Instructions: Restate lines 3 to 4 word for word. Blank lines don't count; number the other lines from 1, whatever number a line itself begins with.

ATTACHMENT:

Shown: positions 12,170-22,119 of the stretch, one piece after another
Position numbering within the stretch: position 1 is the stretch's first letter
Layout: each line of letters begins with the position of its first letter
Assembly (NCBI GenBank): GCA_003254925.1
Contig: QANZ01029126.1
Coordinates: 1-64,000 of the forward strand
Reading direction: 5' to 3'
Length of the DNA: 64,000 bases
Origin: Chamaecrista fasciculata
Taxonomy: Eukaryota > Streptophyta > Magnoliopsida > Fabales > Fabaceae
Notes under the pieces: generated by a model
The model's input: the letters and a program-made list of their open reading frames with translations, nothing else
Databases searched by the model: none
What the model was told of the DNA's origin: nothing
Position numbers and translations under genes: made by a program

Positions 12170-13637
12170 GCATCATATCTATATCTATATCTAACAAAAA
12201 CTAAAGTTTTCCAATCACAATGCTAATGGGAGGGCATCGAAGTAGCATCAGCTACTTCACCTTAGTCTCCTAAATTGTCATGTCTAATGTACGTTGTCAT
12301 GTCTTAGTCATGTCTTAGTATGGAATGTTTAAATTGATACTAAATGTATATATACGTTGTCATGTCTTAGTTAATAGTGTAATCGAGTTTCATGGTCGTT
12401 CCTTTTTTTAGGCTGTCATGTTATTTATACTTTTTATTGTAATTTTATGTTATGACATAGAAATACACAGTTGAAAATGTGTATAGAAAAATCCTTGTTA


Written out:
Layout: each line of letters begins with the position of its first letter
Assembly (NCBI GenBank): GCA_003254925.1